The administration has steadfastly defended the program and has warned of a serious threat to national security were it stopped.
In a speech last week, Attorney General Alberto R. Gonzales labeled as “myth” the idea that the program “is an invasion of privacy and an unlawful eavesdropping tool.” The program, he said, “does not invade anyone’s privacy, unless you are talking to the enemy in this time of war.”
The legal authority, the administration argues, rests on both the president’s inherent constitutional authorities as commander in chief as well as a Congressional resolution passed days after Sept. 11 that authorized the use of military force against Al Qaeda.
The only judge to rule directly on the question, Judge Anna Diggs Taylor of Federal District Court in Detroit, rejected the administration’s claims to broad executive authority, ruling the program illegal in August and ordering it shut down.
“There are no hereditary kings in America and no powers not created by the Constitution,” the judge wrote.
The Justice Department is appealing that decision, as well as a separate ruling in San Francisco allowing lawsuits against telecommunication companies to proceed. In that case, Judge Vaughn Walker of Federal District Court rejected the government’s assertion that the lawsuits should be quashed because they touched on “state secrets” and risked harming national security.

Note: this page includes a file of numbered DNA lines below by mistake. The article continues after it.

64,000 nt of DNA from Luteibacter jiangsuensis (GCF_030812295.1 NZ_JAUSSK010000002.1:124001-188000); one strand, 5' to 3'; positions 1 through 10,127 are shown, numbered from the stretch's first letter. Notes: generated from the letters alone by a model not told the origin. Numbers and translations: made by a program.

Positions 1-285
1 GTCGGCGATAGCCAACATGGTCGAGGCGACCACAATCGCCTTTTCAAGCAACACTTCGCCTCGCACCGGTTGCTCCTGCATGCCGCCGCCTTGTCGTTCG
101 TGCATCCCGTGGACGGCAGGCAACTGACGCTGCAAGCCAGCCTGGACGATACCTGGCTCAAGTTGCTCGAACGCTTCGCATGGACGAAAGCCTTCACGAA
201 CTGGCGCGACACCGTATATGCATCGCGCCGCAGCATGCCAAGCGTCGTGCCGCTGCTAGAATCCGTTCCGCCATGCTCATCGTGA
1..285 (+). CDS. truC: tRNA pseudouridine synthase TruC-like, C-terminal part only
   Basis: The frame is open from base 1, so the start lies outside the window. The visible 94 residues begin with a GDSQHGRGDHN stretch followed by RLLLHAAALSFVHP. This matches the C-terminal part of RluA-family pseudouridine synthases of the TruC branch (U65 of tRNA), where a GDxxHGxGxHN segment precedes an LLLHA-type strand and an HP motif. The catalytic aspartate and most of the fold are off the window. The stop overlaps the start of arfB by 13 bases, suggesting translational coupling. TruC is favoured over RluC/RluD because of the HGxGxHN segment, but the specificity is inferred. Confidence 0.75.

Justice Department officials said they were hopeful they would succeed in overturning the Detroit ruling, but they acknowledged they were concerned over where the courts would ultimately come down.
“It would certainly be good to have clarity on this,” said a senior Justice Department official, who was given anonymity to discuss the department’s internal thinking. “Do people want resolution on a program this important? Sure.”
Even after the Democrats won control of Congress this month, Mr. Bush pushed the passage of wiretapping legislation as a priority for the lame-duck session that concludes next month. During that brief window before Democrats take power, administration officials also hope to push through related measures that would effectively insulate telecommunications and government officials from legal liability growing out of the wiretapping.
But Republicans and Democrats alike give the White House virtually no chance of moving substantive wiretapping legislation before January.
An aide to Ms. Pelosi noted that the White House has until now agreed only to limited briefings on the program.
“There is bipartisan interest in seeing whether the administration’s claims that the program can’t comply with F.I.S.A. are indeed so,” the aide said. “We were legislating on an issue where the full parameters were not known or well understood.”